וְאִם מַאֲמָרוֹ שֶׁל שֵׁנִי אֵינוֹ מַאֲמָר אֵשֶׁת רִאשׁוֹן הוּא בּוֹעֵל But if the levirate betrothal of the second brother is not levirate betrothal, i.e., it does not have the full status of marriage, then there was never in fact any connection between the two. If she is then taken by the third brother in levirate marriage, he would be engaging in relations with the wife of the first brother. From here one can conclude that the basis for Rabbi Shimon’s uncertainty is related to the questions concerning the strength of the levirate betrothal.
אֲמַר לֵיהּ אַבָּיֵי וְלָא שָׁנֵי לָךְ בֵּין זִיקַת יָבָם אֶחָד לְזִיקַת שְׁנֵי יְבָמִים דִּלְמָא כִּי אָמַר רַבִּי שִׁמְעוֹן זִיקָה כִּכְנוּסָה דָּמְיָא בְּיָבָם אֶחָד אֲבָל בִּשְׁנֵי יְבָמִין לָא Abaye said to him: From here you cannot prove what Rabbi Shimon’s opinion was. Is there no difference to you between a levirate bond to a single yavam and a bond to two yevamim? Perhaps when Rabbi Shimon said that a levirate bond is substantial enough to render her like a married woman, this applies only when there is a single yavam. If these were the circumstances of the case discussed, that when one brother died there remained only one yavam, then because the obligation of levirate marriage would apply only to him, she would be considered his wife. But perhaps he held that if there were two yevamin, then no, she would not be considered a married woman, as here the bond would apply to both at once. Accordingly, Rabbi Shimon’s uncertainty is with regard to the case of a levirate bond with two yevamin.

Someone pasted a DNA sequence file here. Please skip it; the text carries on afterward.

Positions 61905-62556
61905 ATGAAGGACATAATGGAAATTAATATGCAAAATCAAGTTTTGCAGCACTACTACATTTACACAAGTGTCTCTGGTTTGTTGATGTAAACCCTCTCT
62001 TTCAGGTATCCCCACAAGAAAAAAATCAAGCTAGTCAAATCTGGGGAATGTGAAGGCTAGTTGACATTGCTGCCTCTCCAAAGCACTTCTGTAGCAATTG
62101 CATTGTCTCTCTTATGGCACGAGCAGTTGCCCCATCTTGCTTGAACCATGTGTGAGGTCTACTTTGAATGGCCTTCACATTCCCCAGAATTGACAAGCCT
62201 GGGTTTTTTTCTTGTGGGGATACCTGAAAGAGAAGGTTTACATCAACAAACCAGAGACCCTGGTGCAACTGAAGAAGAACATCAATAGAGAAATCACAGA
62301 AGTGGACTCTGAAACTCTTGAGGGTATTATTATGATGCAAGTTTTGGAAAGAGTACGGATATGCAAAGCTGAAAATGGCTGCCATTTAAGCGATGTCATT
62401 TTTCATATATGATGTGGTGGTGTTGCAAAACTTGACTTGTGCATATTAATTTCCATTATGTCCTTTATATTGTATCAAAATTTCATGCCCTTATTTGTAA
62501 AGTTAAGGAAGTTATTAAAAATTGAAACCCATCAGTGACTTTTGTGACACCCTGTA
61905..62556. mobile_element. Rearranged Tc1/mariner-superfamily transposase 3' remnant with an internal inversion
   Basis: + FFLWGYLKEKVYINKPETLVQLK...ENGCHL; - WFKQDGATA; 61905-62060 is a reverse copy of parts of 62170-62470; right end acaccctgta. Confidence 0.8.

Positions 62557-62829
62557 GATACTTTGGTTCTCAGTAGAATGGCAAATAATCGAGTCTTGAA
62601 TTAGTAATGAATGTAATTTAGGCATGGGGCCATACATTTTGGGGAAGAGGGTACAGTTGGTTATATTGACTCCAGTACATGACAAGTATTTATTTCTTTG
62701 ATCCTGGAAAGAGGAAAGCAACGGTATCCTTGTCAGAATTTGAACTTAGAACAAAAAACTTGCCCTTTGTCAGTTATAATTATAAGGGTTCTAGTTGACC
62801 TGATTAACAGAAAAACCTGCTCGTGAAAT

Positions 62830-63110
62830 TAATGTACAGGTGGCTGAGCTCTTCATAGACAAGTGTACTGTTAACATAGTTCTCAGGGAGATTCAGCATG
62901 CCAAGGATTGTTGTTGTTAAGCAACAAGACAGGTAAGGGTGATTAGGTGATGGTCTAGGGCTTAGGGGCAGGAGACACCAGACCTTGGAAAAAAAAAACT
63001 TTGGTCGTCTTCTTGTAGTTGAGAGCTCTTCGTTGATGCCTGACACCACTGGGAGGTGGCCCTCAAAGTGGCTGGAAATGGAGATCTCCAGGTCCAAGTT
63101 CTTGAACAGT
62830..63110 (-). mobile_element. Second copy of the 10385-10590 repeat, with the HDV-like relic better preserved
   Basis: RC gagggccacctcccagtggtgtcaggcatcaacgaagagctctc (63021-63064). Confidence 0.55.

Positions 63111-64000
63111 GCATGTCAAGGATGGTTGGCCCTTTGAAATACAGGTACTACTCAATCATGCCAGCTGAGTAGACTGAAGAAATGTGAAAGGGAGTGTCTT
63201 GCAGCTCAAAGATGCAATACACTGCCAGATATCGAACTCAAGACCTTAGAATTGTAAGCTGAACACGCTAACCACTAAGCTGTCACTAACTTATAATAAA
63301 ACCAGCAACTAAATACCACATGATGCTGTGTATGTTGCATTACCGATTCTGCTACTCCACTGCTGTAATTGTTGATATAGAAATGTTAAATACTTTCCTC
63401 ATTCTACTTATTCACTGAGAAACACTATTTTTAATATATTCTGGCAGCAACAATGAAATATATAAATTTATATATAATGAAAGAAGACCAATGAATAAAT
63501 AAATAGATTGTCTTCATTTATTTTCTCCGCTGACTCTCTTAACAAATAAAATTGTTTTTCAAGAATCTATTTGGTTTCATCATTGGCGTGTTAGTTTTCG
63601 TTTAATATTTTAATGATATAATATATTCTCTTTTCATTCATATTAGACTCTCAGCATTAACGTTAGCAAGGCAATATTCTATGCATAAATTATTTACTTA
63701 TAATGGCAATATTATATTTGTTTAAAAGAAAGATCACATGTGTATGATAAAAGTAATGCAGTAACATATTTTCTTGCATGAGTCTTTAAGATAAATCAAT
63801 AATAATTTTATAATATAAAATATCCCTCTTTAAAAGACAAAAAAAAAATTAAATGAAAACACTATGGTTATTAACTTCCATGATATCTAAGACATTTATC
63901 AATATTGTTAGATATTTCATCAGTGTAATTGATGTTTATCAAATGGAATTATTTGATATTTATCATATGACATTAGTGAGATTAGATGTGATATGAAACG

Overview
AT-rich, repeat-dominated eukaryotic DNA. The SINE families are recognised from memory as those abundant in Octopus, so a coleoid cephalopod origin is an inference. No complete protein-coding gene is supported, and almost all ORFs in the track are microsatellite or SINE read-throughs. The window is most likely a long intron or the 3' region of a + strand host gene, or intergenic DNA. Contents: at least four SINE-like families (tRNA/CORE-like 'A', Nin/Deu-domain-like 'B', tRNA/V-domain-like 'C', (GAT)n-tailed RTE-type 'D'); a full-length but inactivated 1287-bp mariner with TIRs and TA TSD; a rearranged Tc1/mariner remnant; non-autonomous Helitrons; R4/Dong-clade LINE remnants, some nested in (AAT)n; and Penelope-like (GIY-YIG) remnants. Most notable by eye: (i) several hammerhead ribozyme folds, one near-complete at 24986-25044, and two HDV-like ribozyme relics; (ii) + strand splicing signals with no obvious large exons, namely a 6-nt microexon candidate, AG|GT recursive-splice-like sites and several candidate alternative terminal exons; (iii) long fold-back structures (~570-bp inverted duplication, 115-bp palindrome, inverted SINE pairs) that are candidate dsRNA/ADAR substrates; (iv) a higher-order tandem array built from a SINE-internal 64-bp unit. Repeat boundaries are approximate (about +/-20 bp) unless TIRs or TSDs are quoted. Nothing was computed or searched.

וּמִי שָׁנֵי לֵיהּ לְרַבִּי שִׁמְעוֹן וְהָתַנְיָא כְּלָל אָמַר רַבִּי שִׁמְעוֹן כׇּל שֶׁהַלֵּידָה קוֹדֶמֶת לַנִּשּׂוּאִין לֹא חוֹלֶצֶת וְלֹא מִתְיַיבֶּמֶת נִשּׂוּאִין (קודם) [קוֹדְמִין] לַלֵּידָה אוֹ חוֹלֶצֶת אוֹ מִתְיַיבֶּמֶת The Gemara challenges: Does Rabbi Shimon differentiate between the case of one yavam and the case of two yevamin in the matter of a wife of a brother with whom he did not coexist? But it is taught in a baraita with regard to the wife of a brother with whom he did not coexist: Rabbi Shimon stated a principle: Whenever the birth of the third brother precedes the levirate marriage of the second brother, if this second brother dies and the yevama falls before the third brother, she does not perform ḥalitza and she does not enter into levirate marriage. In such circumstances she is the wife of a brother with whom he did not coexist. But if the levirate marriage preceded his birth, she either performs ḥalitza or enters into levirate marriage.
מַאי לָאו בְּיָבָם אֶחָד וְקָתָנֵי לֹא חוֹלֶצֶת וְלֹא מִתְיַיבֶּמֶת לָא בִּשְׁנֵי יְבָמִים What, is it not referring to the case of a single yavam, and it is taught in a baraita: She does not perform ḥalitza and she does not enter into levirate marriage. Even if there is only a single yavam this is not considered full marriage, and she remains forbidden as the wife of a brother with whom he did not coexist. Consequently, she who is subject to a levirate bond is not like a married woman. The Gemara answers: No. it refers to a case of two yevamin.